Libby, who writes a blog about Indianapolis city history, has been a frequent Hoosier History Live guest, most recently on a show about stories and secrets connected with the Indiana Statehouse. Because of Lincoln's connections to Indiana, we also have done several shows about aspects of his life and death, including a program in 2015 about the Lincoln Funeral Train that traveled across the state.

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Social media volunteer sought for Hoosier History Live

Hey, more and more of our stuff is online. But can people find it? And do people even know that if you click on a podcast link, you can generally hear it?

I'm Molly Head, Hoosier History Live's producer, and if you'd like to post old show podcasts on Facebook, email me at molly@hoosierhistorylive.org. Be aware that I'm an aging baby boomer, and sometimes I like to talk on the phone! Not just text or email.

I create all the initial Facebook posts for Hoosier History Live. Somehow, last week's show had like 22 shares on Facebook. That means 22 people or organizations "forwarded" our post about that week's show.

By the way, we try to keep our website, www.hoosierhistorylive.org, kind of our "information central" on what's going on with us. On its home page, you can also sign up for our free weekly enewsletter.

Also on our website you can click on our ARCHIVES section, you can also pull up old show podcasts and old show enewsletters. Our ARCHIVES are a work in progress. And a shout out to our mighty tech team of Corene Nickel and Ryan DeRome.

As for people who don't like Facebook, I've found that it is easy for me to "get rid" of people or organizations who say negative or dumb things. AS with ALL media, consider the source of what you are reading or listening to! 

Yes, this means that I am the editor of what I read or look at. But that's okay! We should all be the editors of what we read or look at! We should all be discerning! 

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Our "History Mystery" on air contest continues to be very popular!  If you are an organization or business that would like to contribute tickets or admissions, please contact our host Nelson at nelson@hoosierhistorylive.org.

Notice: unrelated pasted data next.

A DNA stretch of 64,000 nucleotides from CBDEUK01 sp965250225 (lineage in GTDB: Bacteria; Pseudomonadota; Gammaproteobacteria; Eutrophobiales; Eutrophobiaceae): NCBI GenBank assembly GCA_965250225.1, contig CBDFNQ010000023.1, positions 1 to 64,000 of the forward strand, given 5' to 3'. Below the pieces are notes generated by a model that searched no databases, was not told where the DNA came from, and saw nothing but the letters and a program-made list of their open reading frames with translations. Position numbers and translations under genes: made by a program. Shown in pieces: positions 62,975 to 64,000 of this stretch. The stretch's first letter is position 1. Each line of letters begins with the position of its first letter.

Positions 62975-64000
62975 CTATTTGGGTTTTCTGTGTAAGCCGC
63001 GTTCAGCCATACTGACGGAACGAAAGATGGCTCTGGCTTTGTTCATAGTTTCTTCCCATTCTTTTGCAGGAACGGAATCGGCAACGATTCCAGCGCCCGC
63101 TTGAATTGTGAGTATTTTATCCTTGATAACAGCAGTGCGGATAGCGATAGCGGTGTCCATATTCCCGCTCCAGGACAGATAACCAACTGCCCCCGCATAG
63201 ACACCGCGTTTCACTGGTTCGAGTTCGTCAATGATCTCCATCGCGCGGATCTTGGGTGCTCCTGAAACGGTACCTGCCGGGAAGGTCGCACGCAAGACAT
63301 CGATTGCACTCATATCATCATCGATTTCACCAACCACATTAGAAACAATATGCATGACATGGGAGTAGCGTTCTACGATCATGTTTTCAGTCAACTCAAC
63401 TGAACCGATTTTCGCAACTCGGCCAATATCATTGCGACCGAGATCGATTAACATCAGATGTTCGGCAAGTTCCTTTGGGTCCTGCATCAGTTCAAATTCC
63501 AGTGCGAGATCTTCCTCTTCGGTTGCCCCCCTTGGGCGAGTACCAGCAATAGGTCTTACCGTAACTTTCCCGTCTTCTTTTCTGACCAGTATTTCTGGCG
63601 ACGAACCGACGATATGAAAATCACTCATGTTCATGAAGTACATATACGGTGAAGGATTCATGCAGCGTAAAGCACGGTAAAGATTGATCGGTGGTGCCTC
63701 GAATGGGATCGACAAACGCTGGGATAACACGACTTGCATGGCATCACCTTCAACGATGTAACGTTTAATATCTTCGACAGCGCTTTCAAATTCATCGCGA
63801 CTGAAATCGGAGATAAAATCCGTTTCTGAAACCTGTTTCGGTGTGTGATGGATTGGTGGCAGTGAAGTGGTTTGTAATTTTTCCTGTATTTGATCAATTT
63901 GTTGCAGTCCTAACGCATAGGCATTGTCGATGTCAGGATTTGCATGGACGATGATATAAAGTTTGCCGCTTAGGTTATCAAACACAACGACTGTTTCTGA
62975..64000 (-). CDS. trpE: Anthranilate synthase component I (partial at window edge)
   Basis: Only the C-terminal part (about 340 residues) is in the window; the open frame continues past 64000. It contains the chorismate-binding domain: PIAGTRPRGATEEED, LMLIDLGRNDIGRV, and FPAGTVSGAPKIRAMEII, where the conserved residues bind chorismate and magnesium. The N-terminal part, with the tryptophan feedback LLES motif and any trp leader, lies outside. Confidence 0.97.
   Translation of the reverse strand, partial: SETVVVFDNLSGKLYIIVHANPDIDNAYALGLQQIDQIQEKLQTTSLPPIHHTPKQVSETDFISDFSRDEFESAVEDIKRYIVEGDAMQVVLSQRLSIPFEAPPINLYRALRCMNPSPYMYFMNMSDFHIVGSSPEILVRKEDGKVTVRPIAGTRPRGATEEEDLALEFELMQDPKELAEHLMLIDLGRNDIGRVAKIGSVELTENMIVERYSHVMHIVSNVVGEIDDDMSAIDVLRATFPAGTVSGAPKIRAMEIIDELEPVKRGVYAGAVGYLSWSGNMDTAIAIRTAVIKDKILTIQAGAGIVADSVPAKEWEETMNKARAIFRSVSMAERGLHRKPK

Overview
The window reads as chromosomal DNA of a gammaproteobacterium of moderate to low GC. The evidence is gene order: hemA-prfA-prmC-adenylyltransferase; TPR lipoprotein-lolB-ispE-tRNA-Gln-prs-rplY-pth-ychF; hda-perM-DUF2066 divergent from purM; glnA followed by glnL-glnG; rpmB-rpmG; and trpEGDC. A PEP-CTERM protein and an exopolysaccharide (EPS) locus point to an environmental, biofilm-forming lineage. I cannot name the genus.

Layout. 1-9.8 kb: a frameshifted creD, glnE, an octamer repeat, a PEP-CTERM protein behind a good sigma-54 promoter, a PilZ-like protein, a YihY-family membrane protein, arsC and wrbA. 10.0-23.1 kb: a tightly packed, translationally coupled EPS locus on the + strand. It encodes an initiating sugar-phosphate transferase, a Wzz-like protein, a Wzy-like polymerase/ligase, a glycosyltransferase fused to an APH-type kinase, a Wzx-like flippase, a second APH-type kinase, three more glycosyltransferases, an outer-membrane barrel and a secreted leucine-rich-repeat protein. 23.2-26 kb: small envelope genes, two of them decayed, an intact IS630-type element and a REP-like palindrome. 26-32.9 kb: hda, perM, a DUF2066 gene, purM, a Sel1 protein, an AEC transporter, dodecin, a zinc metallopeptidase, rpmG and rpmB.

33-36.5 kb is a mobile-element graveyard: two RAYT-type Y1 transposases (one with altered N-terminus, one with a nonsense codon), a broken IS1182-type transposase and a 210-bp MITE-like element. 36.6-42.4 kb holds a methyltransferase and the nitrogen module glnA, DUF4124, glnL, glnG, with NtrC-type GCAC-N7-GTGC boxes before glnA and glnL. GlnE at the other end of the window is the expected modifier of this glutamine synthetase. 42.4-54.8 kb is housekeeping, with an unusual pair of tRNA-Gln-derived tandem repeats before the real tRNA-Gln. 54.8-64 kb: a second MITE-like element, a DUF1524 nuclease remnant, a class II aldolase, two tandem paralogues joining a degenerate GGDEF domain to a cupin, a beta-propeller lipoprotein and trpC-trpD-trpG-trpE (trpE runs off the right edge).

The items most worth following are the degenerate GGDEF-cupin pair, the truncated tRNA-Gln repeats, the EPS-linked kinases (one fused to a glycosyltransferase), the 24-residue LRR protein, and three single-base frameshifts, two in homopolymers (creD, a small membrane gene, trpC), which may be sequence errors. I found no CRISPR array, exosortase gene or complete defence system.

Prizes must fit in a standard business envelope. Hoosier History Live prefers to "snail mail" prizes to our trivia winners. And If prizes are time sensitive, they need to be offered well in advance of the event so that we can get them out in time.

We'd like to thank the following recent individual contributors who make the Hoosier History Live media project possible. For a full list of contributors over the years, visit Support the Show on our website.

  • Anonymous
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  • Ken and Luan Marshall
  • Tom Swenson
  • Mike Freeland and Sharon Butsch Freeland
  • Dr. William McNiece
  • Serita Borgeas
  • Richard Stroup in memory of Robert W. Stroup

Molly Head, executive producer (317) 506-7164 
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Facebook logo links to the Hoosier History Live! page.Acknowledgements to WICR-FM, Fraizer Designs, Monomedia, Henri Pensis, Maddie Fisher, Austin Cook, and many other individuals and organizations. We are independently produced and are self-supporting through organizational sponsorship and through individual contribution, either online at our yellow button on our newsletter or website, or by U.S. mail. For organizational sponsorship, which includes logos, links, and voiced credits in our podcasts and in our show, please contact Molly Head at (317) 506-7164 or email her at molly@hoosierhistorylive.org.